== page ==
Chronic hepatitis C virus infection increases risk of death from both liver disease and non-liver-related causes
As well as increasing the risk of death from liver disease, chronic hepatitis C virus infection increased the risk of death from circulatory and kidney disease as well as several non-liver-related cancers, investigators report in the August 15thedition of the Journal of Infectious Diseases.
Researchers in Taiwan compared mortality rates between three groups of people: those who had never been infected with hepatitis C virus (HCV); individuals who had antibodies to hepatitis C but who had cleared the infection; and people with chronic hepatitis C infection, indicated by detectable levels of virus.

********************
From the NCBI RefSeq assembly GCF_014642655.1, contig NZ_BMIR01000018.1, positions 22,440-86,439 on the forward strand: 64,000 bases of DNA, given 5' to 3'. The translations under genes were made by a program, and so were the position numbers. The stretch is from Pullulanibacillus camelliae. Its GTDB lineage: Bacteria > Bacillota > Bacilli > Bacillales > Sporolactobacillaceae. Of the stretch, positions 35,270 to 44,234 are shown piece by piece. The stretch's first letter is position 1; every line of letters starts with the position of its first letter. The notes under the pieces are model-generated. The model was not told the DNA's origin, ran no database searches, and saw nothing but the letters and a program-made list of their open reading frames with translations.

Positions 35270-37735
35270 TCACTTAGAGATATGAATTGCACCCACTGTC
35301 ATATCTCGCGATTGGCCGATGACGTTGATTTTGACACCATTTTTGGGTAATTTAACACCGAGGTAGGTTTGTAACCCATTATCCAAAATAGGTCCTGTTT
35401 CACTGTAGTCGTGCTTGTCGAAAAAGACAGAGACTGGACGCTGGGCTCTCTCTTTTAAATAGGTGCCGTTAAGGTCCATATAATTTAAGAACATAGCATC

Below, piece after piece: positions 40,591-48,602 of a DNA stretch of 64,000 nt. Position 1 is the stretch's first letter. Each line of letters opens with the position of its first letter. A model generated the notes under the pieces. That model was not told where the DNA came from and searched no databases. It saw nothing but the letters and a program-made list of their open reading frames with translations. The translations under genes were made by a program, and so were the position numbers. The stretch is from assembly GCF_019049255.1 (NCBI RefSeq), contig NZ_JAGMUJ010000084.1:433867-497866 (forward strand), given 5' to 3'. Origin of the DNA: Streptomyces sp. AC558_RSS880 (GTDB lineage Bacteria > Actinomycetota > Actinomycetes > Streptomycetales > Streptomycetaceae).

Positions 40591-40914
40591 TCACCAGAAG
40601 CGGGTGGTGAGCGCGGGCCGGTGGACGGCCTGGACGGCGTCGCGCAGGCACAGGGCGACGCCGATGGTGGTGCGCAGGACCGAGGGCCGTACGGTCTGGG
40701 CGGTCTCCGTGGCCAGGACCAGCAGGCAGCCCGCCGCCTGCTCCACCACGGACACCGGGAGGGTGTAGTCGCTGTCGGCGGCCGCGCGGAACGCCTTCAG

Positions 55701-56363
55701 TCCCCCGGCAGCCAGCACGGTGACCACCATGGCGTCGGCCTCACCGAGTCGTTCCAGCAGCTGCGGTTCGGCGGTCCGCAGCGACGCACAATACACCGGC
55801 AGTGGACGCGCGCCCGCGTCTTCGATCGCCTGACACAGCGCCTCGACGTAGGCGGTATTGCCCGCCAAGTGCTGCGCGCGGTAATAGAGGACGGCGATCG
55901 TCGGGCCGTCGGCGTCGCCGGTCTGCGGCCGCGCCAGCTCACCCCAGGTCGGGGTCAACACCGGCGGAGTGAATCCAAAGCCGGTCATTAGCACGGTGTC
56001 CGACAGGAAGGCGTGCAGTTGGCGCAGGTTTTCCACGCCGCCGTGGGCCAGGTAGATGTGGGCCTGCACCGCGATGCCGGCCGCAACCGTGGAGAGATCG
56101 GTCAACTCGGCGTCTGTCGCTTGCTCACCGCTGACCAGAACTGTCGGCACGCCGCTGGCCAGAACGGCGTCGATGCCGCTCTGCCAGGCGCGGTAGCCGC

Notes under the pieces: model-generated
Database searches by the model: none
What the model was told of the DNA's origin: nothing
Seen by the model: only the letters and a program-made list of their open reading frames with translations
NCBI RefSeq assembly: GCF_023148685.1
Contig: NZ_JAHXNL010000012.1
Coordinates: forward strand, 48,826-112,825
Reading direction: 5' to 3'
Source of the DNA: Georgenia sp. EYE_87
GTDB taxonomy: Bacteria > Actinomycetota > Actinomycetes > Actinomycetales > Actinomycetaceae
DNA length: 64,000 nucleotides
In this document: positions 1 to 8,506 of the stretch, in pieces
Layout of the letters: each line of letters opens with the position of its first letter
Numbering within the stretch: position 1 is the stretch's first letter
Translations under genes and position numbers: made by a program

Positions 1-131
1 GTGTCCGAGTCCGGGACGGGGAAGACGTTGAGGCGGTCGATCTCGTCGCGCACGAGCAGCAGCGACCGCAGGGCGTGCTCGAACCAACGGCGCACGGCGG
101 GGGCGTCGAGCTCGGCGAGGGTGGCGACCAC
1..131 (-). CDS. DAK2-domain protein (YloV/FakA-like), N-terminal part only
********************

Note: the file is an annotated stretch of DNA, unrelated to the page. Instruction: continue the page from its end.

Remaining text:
Mortality rates were similar for the first two groups. However, people with chronic hepatitis C infection were significantly more likely to die of liver disease and a number of other causes.
“We found that anti-HCV seropositives with detectable HCV RNA had an increased risk of dying from all causes of death, whereas the risk for anti-HCV seropositives with negative HCV RNA was similar to the risk for anti-HCV seronegatives,” write the investigators.